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Talking about Academic Integrity with Students

Research shows that consistent communication and conversations with students about academic integrity can help clarify students' questions about learning expectations, outline appropriate behaviors during assessments, and identify relevant study materials, especially as the internet provides countless resources. The conversations can begin with the academic integrity pledge at the beginning of the course and before each assessment or assignment is due. These conversations are important to help you gather feedback about the students' learning as well as get a sense of what resources the students are perusing to supplement your content teaching.

In general, students deepen their understanding of academic integrity when faculty talk about the underlying values associated with independent learning, building disciplinary knowledge through appropriate acknowledgement of others' contributions, the importance of academic integrity in the SCU community, and the faculty member's own commitment to these values. Research shows that when faculty communicate these messages regularly, incidents of students' violations of academic integrity due to cheating or plagiarism decreases.

At times, students can be uncertain about whether a certain practice crosses the line into academic dishonesty. This can occur when collaboration among students is encouraged in some assignments but maybe prohibited in other assignments or in other courses. Internet sites that allow students to seek tutoring help or share course materials may lead to cases of violations of academic integrity, although they may not be aware that certain uses of these sites are linked to cheating and unauthorized uses of course materials.

For these reasons, it is crucial for faculty to communicate their standards clearly and create an environment where students are able to address any questions they have about appropriate protocols with faculty.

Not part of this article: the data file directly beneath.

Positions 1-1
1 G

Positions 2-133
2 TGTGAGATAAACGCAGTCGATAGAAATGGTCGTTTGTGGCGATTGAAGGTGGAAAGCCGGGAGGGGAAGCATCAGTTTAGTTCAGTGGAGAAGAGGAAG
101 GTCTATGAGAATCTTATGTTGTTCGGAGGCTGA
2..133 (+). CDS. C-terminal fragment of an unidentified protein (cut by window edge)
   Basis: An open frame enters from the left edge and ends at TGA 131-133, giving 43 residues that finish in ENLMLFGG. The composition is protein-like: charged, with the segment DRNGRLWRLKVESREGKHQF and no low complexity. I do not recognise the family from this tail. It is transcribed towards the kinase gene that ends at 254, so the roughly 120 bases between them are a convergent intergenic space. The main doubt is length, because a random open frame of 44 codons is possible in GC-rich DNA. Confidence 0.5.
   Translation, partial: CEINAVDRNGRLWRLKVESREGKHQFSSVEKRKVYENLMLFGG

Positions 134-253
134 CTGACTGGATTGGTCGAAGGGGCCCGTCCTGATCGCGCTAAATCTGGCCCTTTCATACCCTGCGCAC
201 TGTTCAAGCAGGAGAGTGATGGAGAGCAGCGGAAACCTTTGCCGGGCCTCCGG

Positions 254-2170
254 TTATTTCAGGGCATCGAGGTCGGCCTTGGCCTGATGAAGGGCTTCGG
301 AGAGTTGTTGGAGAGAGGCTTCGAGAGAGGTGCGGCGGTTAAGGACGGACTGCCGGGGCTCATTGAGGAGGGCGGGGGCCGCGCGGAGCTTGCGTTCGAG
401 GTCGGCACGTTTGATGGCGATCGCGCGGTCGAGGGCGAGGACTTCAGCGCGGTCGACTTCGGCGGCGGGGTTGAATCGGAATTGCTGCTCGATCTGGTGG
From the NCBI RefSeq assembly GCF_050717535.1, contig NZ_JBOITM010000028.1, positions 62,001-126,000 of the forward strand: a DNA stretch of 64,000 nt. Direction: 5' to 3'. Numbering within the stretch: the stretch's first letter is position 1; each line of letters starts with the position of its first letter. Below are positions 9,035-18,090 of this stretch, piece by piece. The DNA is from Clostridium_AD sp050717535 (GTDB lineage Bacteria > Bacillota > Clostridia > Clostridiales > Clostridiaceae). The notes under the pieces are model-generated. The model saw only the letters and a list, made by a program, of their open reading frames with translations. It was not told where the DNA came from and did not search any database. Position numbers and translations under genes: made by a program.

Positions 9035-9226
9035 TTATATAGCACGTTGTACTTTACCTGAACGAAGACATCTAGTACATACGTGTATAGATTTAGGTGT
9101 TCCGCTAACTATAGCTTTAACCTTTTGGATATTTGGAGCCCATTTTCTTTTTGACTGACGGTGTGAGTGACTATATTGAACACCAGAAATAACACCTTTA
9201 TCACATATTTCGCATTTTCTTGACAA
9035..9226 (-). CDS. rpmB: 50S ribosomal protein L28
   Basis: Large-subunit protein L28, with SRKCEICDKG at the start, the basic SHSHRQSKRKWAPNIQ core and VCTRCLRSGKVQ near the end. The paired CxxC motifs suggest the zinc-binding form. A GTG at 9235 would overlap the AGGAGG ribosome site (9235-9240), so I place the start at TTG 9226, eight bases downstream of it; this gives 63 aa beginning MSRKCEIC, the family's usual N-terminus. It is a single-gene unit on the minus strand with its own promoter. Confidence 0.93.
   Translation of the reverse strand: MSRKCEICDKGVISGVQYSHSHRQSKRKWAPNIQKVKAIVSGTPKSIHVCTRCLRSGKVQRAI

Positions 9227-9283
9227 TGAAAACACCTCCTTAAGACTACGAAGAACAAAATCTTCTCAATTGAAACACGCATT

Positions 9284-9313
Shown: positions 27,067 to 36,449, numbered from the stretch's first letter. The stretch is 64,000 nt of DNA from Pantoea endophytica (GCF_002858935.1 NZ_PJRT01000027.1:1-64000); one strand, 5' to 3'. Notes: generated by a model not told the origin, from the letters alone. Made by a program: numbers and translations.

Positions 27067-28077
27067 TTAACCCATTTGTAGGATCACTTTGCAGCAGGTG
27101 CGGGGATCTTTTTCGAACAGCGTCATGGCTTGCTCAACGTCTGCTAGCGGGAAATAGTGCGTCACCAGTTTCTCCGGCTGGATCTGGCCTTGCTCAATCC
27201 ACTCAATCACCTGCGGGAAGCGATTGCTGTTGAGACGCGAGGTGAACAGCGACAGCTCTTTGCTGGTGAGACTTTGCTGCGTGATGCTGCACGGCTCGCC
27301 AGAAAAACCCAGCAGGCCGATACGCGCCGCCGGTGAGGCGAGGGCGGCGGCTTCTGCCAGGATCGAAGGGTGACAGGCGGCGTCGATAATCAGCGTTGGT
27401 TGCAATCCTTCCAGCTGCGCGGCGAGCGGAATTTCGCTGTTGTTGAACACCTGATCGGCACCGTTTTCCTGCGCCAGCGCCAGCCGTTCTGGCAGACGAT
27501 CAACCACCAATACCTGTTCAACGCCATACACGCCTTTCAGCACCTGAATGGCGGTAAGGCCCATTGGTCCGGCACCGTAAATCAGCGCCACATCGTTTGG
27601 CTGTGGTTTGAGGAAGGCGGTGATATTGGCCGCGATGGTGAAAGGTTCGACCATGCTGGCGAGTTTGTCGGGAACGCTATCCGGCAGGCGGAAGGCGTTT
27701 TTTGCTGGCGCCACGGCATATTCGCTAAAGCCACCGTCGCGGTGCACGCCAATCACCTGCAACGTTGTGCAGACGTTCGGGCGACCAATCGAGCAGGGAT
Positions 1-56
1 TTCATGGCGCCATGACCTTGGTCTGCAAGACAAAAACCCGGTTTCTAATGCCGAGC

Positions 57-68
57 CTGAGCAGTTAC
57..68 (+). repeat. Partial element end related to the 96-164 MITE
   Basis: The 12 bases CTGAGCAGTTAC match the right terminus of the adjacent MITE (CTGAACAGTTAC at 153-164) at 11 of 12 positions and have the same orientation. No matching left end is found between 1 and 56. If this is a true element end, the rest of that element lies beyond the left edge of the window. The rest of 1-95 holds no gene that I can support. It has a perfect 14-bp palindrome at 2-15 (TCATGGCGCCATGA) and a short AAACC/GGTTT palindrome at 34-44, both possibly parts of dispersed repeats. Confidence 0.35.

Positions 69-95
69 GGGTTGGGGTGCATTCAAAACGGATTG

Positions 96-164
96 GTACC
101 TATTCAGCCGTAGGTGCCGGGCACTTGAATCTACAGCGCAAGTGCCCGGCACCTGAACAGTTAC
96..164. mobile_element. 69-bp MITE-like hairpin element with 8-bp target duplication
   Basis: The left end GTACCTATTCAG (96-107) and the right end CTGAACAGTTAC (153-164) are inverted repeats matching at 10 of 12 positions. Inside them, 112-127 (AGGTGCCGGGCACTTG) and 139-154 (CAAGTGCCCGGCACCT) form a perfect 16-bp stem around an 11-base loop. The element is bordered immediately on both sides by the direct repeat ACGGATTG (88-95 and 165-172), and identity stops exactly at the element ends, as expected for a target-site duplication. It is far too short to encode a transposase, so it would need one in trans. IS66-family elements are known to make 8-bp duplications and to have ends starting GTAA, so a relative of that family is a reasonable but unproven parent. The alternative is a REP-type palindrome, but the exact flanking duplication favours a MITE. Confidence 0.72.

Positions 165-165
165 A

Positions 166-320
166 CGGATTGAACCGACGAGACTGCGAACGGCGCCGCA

Communication also begins with the syllabus. At minimum, it is important for faculty to include a statement about academic integrity and their expectations for their course. This may include a statement of the pledge, a reference to the university academic integrity code, standards of conduct and community values that guide students, staff, and faculty, as well as resources for students. Beyond this, the syllabus presents an opportunity for the faculty to provide statements of value and encouragement of communication as noted in the above paragraph.

Here are some talking points that you can use with your students:

  • Make clear to students whether it is appropriate to discuss questions that were on the exam with other students after the exam is over.
  • Be explicit about when collaborative work is appropriate and when it is not, specifying in writing the requirements for each assignment.
  • When collaboration is allowed or encouraged, help students create group conduct guidelines and ask them to check in with the instructor.
  • Discuss which types of sources are appropriate to the assignment, why they are appropriate, and how you expect students to apply sources to their work.
  • Provide students with specific examples rather than general descriptions of effective source usage in the context of the assignment and class. This will clarify what you consider to be a misuse of source material and why. Don’t assume students have already learned this. They need to be reminded how and why a certain course or field of study uses sources in a particular way because they are shifting between different courses that require varied source usage.